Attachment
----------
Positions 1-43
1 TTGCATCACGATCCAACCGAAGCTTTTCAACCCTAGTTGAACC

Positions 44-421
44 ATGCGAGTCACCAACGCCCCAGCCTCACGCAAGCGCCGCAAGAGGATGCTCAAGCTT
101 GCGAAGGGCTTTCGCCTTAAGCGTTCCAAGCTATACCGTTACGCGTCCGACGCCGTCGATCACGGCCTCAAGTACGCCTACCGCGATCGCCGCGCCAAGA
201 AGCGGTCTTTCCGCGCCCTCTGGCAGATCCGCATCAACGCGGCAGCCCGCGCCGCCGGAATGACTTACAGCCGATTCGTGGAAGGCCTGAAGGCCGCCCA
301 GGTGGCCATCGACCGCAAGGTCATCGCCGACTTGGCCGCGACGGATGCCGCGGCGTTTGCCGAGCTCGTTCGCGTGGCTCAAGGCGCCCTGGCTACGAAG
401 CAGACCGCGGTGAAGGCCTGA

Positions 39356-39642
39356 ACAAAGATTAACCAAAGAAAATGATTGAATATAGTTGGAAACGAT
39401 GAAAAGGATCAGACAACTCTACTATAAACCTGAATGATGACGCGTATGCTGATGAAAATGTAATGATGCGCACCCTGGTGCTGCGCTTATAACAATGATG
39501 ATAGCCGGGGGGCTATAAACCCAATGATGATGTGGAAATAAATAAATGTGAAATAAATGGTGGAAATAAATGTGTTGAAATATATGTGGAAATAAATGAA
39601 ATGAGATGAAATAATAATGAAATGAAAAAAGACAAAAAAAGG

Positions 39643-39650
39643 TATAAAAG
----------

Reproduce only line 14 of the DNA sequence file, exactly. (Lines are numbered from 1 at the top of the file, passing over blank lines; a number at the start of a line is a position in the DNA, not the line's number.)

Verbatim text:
Positions 39643-39650